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Issue #6695 wontfix

Email addresses publically visible in wiki history

Sebastian Krysmanski
created an issue

I'm usually a very cautious guy when it comes to email addresses on the internet. Rule of thumb: Never write email addresses in plain text (to prevent spammers from harvesting it).

Just a few minutes ago I got shocked because I found out that BitBucket prints email addresses for unmapped user in plain text in the wiki file history.

For example, have a look here:

https://bitbucket.org/tortoisehg/thg/wiki/history/developers/MacOSX

There are several commits I did before I changed my email address on BitBucket. When I changed my email address, I guess those commits became "unmapped". So now these commits have my private email address in plain text in their links.

I know my email address is now probably recorded for eternity in the wiki's repository, but for the future: Could you please not include the email address in the author field when editing a wiki. For me (and probably not just for me) this is a huge privacy concern.

Also, please hide those email addresses from the wiki history. Don't make it too easy for spammers to harvest email addresses.

Comments (3)

  1. Jesper Noehr

    If spammers were so inclined, they could clone every public repository across the Internet, and harvest plaintext email addresses from that. This is the nature of DVCS.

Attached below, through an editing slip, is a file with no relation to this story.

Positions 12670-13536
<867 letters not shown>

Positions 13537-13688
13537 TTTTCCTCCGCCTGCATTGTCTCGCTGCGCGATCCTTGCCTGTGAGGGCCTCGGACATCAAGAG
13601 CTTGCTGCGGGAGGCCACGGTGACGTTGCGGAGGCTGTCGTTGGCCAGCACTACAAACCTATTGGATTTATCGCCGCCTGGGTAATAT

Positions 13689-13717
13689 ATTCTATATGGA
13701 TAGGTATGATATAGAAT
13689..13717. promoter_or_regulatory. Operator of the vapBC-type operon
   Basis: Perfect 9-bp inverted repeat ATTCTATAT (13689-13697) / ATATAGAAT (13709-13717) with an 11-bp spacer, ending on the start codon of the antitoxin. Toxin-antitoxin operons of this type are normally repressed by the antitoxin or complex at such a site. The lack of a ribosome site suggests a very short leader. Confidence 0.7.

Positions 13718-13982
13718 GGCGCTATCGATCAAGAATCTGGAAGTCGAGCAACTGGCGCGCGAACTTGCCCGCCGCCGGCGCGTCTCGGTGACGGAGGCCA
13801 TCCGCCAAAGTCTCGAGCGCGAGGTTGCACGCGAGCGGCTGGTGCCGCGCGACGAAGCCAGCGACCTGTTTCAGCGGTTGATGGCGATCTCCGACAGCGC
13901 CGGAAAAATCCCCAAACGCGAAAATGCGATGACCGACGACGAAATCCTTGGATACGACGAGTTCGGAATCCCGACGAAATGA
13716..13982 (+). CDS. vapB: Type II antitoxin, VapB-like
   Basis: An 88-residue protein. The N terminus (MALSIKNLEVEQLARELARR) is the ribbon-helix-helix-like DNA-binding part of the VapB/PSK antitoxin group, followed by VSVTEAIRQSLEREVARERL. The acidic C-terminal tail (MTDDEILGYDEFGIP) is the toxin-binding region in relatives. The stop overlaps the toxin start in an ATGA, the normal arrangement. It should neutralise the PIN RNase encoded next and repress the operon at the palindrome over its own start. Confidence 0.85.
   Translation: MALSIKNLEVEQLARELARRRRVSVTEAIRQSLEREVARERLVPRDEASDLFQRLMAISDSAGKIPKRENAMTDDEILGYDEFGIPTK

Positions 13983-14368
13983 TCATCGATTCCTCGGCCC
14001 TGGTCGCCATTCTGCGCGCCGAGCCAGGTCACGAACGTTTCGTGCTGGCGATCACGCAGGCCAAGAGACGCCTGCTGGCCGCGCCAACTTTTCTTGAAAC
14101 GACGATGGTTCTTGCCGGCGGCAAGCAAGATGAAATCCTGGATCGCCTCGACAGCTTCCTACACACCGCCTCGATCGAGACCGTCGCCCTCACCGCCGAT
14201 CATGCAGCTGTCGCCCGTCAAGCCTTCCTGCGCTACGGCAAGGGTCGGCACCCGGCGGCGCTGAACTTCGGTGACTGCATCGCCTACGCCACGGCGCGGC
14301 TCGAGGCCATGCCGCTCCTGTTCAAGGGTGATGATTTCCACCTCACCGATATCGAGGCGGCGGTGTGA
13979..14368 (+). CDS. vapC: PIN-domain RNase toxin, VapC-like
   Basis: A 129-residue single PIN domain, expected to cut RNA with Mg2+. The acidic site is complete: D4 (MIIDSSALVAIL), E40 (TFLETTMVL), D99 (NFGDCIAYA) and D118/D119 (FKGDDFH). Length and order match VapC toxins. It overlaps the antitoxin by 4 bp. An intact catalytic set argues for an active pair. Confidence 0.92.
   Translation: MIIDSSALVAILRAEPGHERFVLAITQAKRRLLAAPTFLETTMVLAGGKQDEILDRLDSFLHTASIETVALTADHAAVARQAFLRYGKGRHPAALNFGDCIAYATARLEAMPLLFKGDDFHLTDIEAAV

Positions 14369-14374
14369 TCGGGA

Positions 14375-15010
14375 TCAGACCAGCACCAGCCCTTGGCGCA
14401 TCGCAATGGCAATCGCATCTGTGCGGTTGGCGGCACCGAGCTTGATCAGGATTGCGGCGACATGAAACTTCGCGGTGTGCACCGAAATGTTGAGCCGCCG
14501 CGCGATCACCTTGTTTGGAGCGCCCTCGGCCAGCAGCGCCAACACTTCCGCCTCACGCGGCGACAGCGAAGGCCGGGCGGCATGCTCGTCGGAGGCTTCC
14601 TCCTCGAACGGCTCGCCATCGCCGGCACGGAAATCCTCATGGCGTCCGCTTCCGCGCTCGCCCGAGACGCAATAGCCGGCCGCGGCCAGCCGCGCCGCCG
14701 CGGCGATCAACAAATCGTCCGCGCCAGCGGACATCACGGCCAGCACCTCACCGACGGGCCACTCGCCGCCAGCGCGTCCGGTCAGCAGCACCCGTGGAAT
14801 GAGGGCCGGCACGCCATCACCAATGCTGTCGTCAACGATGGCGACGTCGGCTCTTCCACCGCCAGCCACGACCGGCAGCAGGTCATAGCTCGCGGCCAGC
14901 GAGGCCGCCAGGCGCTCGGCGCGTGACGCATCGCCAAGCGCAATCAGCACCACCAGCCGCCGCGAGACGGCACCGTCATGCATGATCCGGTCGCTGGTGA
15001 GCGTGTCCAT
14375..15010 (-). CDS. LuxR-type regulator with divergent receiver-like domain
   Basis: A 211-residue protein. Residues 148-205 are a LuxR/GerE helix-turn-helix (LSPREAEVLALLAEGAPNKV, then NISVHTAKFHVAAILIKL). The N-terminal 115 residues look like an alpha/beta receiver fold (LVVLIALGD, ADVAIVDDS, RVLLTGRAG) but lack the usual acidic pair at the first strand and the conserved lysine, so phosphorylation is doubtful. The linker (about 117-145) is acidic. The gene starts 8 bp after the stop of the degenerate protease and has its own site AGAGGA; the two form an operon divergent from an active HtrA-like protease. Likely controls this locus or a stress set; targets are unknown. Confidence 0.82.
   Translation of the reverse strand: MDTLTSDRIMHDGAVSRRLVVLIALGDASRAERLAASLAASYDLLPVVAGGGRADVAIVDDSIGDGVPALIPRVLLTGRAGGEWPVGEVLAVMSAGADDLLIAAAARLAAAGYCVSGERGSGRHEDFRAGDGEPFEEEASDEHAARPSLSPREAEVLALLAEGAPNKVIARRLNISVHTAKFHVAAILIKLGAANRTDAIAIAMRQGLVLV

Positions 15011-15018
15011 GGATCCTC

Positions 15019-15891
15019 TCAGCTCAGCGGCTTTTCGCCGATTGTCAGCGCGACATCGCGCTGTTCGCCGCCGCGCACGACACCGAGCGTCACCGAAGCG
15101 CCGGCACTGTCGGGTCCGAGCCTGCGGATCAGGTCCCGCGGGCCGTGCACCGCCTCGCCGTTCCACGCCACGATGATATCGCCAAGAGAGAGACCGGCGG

At least we cut off the first part of the email address to mask it from crude screen scraping.

  2. Sebastian Krysmanski reporter

    You cut it off on screen but leave the link intact. I doubt spambots take screenshots for harvesting email addresses.

    Also, there's no need to include email addresses in commit message. I would be nice if you didn't do this.

    Or, at least give the user a hint that his/her email address may become publically visible.

    (just my 2 cents)

  3. Ondřej Španěl

    It can be done, for example github allows users to use github only mail address to identify their commits, like my "OndrejSpanel@users.noreply.github.com" - see https://help.github.com/articles/keeping-your-email-address-private/

    That way users are identified, but their real e-mail addresses are not exposed.

    Implementing a solution like this would be easy: when user enters username@users.noreply.bitbucket.org as a mail adress with username matching his username, consider it validated without sending a confirmation email. You as the bitbucket know there can be no conflict, and you have already validated the user identity.

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